The first time I went on a business trip was to do market research for an ingredient called Kecap Manis. I was ten days into my new job when I flew to Jakarta with our New Business Development Manager named Don (who happens to be one of my best guy friends). We stayed in Indonesia for ten days and concluded that, Kecap Manis was going to be a versatile ingredient in any commercial kitchen. But that was 2004 and our "new business" idea didn't pass the funnel.
A year later, I found myself in Indonesia again -- vacationing in Bali! I fell in love with the place. And found the very same ingredient I researched so extensively on whilst in Jakarta. Kecap Manis was heavily used in their satays. With my quarterly I-must-be-crazy visits (for both work and leisure) in Bali from the years 2006 and 2007, I learned more and more about their culture and cuisine. Thanks to the many chefs I met on my trips and their gracious welcome to their professional kitchens, I validated that Kecap Manis was the usual suspect (for good cooking) in any commercial or home kitchen. And I couldn't agree more! It's both sweet and salty with the right amount of umami.
Here's how I made today's lunch using Kecap Manis:
In a mortar and pestle, pound some ginger. I usually use galangal (blue ginger) but couldn't find it in the market today, so I opted using local ginger.
Pound some garlic too. I use a 50:50 ratio between my galangal/ginger and garlic.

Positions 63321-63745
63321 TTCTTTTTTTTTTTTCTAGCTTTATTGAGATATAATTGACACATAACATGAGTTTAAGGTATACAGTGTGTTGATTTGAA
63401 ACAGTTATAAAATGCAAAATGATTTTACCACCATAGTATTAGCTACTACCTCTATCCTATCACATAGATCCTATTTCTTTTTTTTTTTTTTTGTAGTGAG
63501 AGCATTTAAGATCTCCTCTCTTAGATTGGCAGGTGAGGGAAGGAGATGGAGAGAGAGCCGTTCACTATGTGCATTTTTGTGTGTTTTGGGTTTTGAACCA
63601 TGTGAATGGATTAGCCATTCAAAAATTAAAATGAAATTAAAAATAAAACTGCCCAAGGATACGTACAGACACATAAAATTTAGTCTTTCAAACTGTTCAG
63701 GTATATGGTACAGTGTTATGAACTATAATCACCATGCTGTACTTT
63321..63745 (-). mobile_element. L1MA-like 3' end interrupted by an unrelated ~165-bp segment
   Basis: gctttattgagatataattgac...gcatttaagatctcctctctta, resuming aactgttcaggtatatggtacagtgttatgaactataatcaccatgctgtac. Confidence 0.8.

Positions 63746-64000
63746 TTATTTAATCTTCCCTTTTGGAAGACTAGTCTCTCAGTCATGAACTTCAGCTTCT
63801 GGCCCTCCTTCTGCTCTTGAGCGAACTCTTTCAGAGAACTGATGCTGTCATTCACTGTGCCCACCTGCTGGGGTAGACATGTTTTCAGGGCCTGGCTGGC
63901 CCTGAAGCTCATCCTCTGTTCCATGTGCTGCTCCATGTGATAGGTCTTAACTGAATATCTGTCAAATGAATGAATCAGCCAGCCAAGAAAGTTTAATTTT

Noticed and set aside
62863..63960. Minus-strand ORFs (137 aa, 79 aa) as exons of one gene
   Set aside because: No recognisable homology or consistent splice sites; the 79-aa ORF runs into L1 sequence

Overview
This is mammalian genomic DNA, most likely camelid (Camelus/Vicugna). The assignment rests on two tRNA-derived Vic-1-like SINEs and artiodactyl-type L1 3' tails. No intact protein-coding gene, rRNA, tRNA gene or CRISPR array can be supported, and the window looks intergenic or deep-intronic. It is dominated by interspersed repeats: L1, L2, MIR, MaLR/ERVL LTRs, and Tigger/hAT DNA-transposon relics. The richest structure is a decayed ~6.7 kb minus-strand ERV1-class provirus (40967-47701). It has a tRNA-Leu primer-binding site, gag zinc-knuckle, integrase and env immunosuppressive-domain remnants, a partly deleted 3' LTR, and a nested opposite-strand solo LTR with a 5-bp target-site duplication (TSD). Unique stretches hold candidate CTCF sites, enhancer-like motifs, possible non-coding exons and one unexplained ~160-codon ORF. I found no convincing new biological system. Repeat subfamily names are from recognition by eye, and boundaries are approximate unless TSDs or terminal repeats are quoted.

Use your chili of choice (mine happens to be siling labuyo grown in The Young Tongue's garden). You can opt to slice, crush, or pound it - depending on the potency of your chili and the amount of heat you want in your dish.
Get some good Kecap Manis. I personally like ABC from Indonesia.
Squeeze some lemon juice into a bowl. I used a whole piece for about 12 cuts of chicken. Lemons (or any form of acid) help break down meat - in other words, it helps tenderize.
Pour about half a cup of Kecap Manis.
Toss in your chillies.
And about 2 tablespoons of vegetable oil. Mix well.
Combine this mixture with your chicken supreme and thigh cuts. No need to marinate, you can simply cook right away.
I was planning on grilling this over charcoal with the overcast clouds this morning but it suddenly became so sunny, so I roasted it in the oven (at 180 degrees celcius for 45 minutes). You may have to work out the roasting time because I used a le creuset cast iron dish which is a very good conductor of heat. If you're using a regular baking pan, you may have to roast for an hour.
While the chicken is being roasted, chop some parsley.
Check on your chicken in the oven every twenty minutes or so. If your chicken's skin is getting too burnt on the outside, you may cover it with an aluminum foil, shiny side down (so that heat does not get deflected) and continue cooking in the oven.
Once your chicken is thoroughly cooked, remove from the oven and toss your freshly chopped parsley.
And there you go, some simple yet tasty makan (Bahasa word for eat)! Some Balinese-inspired dish that you can either grill or roast that's perfect for Sunday barbecues with family or by the beach!
And oh, Kecap Manis (not the ABC brand) was launched into the market by the company I used to work for, a few years after Don and I left the local business.